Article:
So first off, you will enjoy this a lot more if you READ THE SERIES IN ORDER. Not every series needs to be read in order, but this one does. There is a long history between the cop and the killer (and I'm really annoyed with reviewers who downgrade the book because they started in the middle of the series). Secondly, I totally disagree with the reviewer who thinks Lowell should be killed off so Archie can move on to other antagonists; one of the things that makes this a great series is the long arc of the relationship between Archie's damaged protagonist and Lowell's twisted lady killer. In fact I find this to be one of the stronger books of the series precisely because Lowell is more present in this tale. She is in a state mental hospital and the interactions between her and Archie (and Archie's partner Henry) are terrific. Each book has other killers as well, but the relationship between these two is always present, and I think that's a good thing.
The action takes place a few months after the events of The Night Season, as the city continues to clean up after the flood. I love that Cain treats the books as chapters of a larger story. The characters are wonderful: Archie is damaged but a good man despite being obsessed with the woman who evaded him for so long and then tortured him for ten days. He is almost constantly in pain, but has maintained his decency and humanity. Susan, the comic relief, is a young journalist friend of Archie. In this book we get to know more about her and spend some time with her mother, which is really fun. Henry, Archie's partner, is still in pain from the events of the last few books, but is in good form here. And Gretchen, now in a mental hospital, is drugged up and frustrated, though it seems like she has some sway over her doctors. Uh oh.
The book starts with a body in a Portland park, strung up and mutilated, and soon there's another victim burned at a local landmark. And that's another thing I love about the books -- Portland is a presence and I love the city and enjoy reading about it.
Another reason to read the series (in order!) -- you begin to develop an appreciation of Cain's long range thinking and plotting. That lovely neighbor who's being friendly to Archie? You know that's going somewhere, and with Cain, you know it's probably nowhere good ....
Caveat: These are great murder mystery thrillers, but they are graphic and quite violent. If cozy mysteries are your cup of tea, it might not be a good idea to venture here. If you haven't read any others in the series, don't start here. Go to Chelsea Cain's Heartsick first. If you have been reading the series, I believe you'll find this is a terrific outing for Archie. There are some great twists and a terrific ending (or two).
In order, the Archie Sheridan/Gretchen Lowell books are: Heartsick, Sweetheart, Evil at Heart, The Night Season, and this one, Kill You Twice.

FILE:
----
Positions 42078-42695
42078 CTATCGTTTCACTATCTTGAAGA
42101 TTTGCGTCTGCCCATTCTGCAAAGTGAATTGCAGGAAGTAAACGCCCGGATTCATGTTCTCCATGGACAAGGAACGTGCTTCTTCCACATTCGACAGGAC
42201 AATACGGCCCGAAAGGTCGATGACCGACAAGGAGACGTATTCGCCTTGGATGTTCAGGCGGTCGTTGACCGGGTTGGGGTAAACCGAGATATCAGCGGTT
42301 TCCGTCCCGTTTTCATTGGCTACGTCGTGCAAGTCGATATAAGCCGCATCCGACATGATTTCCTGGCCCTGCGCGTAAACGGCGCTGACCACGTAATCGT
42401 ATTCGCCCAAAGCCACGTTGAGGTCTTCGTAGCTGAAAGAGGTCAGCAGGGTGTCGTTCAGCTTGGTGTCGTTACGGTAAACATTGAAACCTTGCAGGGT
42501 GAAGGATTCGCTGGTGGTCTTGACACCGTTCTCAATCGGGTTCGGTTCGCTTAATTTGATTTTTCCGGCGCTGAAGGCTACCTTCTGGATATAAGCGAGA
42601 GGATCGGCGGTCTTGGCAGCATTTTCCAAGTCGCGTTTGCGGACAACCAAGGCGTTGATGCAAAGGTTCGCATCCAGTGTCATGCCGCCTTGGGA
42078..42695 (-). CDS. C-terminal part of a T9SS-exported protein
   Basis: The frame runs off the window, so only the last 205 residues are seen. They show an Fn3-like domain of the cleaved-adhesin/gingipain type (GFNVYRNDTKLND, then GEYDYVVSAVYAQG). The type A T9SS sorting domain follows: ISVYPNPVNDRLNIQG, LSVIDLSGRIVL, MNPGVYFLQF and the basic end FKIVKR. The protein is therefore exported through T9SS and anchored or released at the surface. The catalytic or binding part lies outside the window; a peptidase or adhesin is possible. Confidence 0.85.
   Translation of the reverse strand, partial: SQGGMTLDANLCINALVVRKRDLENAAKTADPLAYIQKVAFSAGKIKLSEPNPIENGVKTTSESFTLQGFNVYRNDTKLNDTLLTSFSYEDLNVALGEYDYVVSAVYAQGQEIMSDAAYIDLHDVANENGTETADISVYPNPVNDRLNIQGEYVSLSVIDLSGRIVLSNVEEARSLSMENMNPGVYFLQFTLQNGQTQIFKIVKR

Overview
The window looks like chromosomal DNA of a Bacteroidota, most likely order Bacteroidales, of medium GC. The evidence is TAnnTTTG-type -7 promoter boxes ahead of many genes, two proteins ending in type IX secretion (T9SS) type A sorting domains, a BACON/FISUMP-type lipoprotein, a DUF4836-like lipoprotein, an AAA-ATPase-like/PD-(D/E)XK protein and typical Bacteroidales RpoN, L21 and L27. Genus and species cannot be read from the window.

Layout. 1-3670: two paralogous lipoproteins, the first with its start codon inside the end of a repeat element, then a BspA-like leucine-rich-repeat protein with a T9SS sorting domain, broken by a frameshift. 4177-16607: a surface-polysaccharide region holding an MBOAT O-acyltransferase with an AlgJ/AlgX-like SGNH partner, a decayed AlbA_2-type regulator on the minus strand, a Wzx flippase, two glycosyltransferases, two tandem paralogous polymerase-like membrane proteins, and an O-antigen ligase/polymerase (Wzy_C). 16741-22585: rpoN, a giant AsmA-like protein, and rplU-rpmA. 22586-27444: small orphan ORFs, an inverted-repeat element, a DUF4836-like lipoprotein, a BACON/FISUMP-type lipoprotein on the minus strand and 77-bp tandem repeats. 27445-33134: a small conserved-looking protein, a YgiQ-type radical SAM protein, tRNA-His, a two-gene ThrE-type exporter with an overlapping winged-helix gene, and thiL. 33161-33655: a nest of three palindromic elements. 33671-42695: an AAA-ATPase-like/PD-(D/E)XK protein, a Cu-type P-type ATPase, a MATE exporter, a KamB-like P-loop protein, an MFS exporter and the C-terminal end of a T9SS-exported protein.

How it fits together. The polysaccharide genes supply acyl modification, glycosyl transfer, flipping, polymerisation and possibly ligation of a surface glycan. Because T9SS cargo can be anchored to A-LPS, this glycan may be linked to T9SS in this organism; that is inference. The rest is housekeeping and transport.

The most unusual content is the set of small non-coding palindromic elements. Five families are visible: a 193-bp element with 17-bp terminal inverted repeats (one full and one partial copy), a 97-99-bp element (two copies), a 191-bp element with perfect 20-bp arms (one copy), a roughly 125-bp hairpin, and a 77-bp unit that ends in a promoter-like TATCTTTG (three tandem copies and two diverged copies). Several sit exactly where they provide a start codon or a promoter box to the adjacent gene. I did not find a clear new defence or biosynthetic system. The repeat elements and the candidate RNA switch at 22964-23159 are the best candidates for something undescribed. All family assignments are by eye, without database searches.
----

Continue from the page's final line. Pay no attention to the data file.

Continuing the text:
On a different note, I continue to enjoy storyline involving Susan and the cast of characters that swirl around her universe. Hopefully Cain will continue to allow Susan to push forward in her life and continue to create interesting subplots involving her journey. While I was frustrated at times, and I'm sure this is intentional on the part of the author, I know I will pick up the next book. However, the ending of that book will definitely determine whether, given the plethora of fantastic books out there , I will buy the next one.
Cain stepped up with this one and managed to tie up a ton of loose ends that have been bothering me for some time. The odd focus on Pearl in book three. Gretchen’s identity seemingly popping up out of nowhere at age nineteen. Cain seems to have a long list of mysteries she’s working to cleverly and gradually resolve as she simultaneously introduces new and exciting content to the series. Her tactics in this installment maintained a good balance of old conflict resolution and new conflict introduction. Not bad. Not bad at all.
I have been fortunate to have read three book trilogies that has made my usual relaxing read of the Sunday New York Times a therapeutic means the weekends impending close.
Until the Sunday the Times list the New Book Release. I now maniacally scour the New York Times book review to learn if the Archie Sheridan and Gretchen Lowell latest storyline of the Stockholm relationship between Cains two brilliantly centered characters posess the mental (Gretchen) and physical (Archie) wherewithal to escalate their literal knashing of souls to desiminate the core existence of their depraved, yet covert mirror image. Ms.Cain dosen't miss a step when putting pencil to paper with writing the Beauty Killer novels. Each booked is freshly unsettling without gratuitous overkill. Chelsea Cain writing is imaginatively illustrate.